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Wireless LAN question...

I'm trying to find some wireless lan hardware to hook up a couple of buildings about 150 yards from any building.  Can anyone recomend a brand they like?  I'm looking at the Cisco site now, and Linksys and Belkin are next on my list.  Any suggestions are welcome.

Any suggestions except "run a fiber cable" because that hasn't been done in the last year or two.

Andrew Burton
Thursday, September 18, 2003

The honest truth is you're going to be VERY lucky to get two consumer-grade 802.11 devices talking to each other at 150 yards. Most devices list their range as about 150 feet, and every wall, floor, or ceiling cuts that in half.

I did find that the 2.4GHz stuff penetrated better than the 5 GHz stuff, so I'd go w/ 802.11b or 802.11g. I use three Linksys WAP54Gs in a 3-way bridge to hook up sections of my house to each other with great success.

Good luck, and don't be surprised if you can't make it happen.

Brad Wilson (
Thursday, September 18, 2003

check cnet for product reviews. the building I am in uses linksys (wasn't linksys bought my cisco recently!) , the distance is probably more like 30 yards,...
most linksys stuff is rock solid

Prakash S
Thursday, September 18, 2003

I use Linksys at the house and it works great for short distances, but the signal gets very weak from one side of the house to the other.

I agree with Brad. Getting consumer grade equipment to do this may be tough. My experience has been that Linksys is the definition of consumer grade.

Mark Hoffman
Thursday, September 18, 2003

The folks at ArsTechnica's Networking Matrix were talking about this not too long ago.  The users needed to use wireless to create a link from one  building to another.  They settled on using directional antennas to create the link, that will increase the range.  Additionally the recommend running a vpn over the link, firewall to firewall, to prevent snooping of the data stream.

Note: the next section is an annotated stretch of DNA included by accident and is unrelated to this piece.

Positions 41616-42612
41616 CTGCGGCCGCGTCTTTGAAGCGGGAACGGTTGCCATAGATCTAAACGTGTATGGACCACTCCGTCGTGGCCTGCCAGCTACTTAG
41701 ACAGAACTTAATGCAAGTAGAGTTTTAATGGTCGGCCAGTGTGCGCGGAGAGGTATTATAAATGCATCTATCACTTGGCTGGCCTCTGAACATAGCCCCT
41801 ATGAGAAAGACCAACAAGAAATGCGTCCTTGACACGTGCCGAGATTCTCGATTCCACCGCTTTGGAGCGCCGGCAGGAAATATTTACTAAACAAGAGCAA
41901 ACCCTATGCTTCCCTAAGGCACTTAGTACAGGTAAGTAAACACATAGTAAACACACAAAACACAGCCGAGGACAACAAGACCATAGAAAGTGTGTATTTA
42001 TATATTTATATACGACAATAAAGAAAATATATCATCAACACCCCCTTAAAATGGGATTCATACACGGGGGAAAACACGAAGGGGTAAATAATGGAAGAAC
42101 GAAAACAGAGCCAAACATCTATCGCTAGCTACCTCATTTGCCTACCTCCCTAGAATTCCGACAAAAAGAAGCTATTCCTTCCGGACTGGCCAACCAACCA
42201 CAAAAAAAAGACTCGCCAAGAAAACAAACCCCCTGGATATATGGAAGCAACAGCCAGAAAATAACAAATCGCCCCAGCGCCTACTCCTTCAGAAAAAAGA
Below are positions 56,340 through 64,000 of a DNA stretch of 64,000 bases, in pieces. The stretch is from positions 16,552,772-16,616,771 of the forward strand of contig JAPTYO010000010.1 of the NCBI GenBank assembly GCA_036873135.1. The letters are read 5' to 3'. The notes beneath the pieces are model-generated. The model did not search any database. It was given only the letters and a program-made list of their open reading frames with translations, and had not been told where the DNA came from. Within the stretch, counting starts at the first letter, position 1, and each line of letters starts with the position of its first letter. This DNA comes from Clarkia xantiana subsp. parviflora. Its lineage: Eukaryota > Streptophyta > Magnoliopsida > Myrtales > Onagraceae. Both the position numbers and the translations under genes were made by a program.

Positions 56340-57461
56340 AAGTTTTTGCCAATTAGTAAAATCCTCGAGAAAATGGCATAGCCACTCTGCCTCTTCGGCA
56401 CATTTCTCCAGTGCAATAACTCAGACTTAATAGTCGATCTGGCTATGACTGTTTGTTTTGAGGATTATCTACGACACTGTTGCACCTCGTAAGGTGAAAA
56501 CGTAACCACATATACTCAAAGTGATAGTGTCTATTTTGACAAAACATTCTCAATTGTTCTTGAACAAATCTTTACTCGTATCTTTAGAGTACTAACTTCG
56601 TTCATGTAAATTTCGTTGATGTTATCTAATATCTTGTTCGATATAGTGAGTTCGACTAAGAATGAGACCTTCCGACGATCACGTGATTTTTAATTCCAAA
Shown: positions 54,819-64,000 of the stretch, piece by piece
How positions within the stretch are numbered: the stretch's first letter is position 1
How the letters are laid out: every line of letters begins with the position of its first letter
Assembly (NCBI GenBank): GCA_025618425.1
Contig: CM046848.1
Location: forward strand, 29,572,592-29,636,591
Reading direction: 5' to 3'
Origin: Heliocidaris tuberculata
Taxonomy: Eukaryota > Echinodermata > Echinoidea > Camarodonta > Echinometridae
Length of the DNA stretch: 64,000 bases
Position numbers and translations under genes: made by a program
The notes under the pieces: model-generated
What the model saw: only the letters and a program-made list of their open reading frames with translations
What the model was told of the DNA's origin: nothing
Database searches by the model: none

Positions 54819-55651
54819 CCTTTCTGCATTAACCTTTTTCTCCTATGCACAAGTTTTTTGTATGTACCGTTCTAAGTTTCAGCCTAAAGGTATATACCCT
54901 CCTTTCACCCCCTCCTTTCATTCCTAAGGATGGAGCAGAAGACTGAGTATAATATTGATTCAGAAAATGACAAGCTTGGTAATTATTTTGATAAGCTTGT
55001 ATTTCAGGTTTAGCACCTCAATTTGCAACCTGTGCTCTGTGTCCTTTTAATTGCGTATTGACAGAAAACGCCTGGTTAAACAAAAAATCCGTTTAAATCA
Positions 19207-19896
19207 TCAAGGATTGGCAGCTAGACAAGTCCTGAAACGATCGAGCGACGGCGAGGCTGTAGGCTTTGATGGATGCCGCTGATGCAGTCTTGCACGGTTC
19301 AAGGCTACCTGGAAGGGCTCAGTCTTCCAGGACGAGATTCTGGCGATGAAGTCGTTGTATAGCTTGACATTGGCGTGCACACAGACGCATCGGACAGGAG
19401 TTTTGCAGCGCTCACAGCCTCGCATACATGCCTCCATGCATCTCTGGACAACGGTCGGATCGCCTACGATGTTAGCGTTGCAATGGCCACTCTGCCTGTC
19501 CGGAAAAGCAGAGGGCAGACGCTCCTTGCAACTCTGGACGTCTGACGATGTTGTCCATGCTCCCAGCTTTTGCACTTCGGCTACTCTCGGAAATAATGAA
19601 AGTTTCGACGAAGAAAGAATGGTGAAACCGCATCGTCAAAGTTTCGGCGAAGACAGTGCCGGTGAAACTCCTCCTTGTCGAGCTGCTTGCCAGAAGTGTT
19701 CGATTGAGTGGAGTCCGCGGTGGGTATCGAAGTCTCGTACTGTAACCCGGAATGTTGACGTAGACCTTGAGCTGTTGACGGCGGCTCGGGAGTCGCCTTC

Thursday, September 18, 2003

If you have money to blow:

Thursday, September 18, 2003

Linksys is, as someone else said, rock solid in my experience. They offer signal boosters, maybe they will help. Also, their site has good info on this, the range on the 5Ghz stuff is much shorter than the 2.4.


Thursday, September 18, 2003

If you're on a budget, you can make high gain antennae out of things like tin cans.

Its better to start with an antenna for ranger rather than amplifiers.  Amplifiers spew everywhere, while antennas are highly directional  That way your private network is a little more private, and others can use the spectrum in a more friendly manner.  Good luck.

nat ersoz
Thursday, September 18, 2003

You did not say if this is personal or professional.  The difference will be throughput and strength. 

If it is personal or SOHO, try the professional pringles approach  For the price, it is worth it not to get annoyed at building your own.  If it is professional, then you may want to talk with the terabeam people.  Yes, big $$$ but for a business, $10k can ROI pretty quick.

One other suggestion is reading:  "How Bob and His Binoculars Found More Bandwidth and Learned to Stop Worrying and Love the Bond"  He went with a yagi and got some real distance.

If you have success, let us know.

BTW - I have an all linksys network and the only wireless issue was a machine 100 feet away, through five walls and  into a closet.

Thursday, September 18, 2003

For $20 the cantenna looks like an excellent idea.

nat ersoz
Friday, September 19, 2003

With 802.11b, I use the Cisco Aironet stuff.  It works great.  Tacking on a 5db Omni antenna, I managed to stretch out the distance to about 0.8 miles pulling around 4mbps.  That was with clear line of sight.  Going through many walls, with the same antenna, I've pulled about 500 feet.

Monday, September 22, 2003

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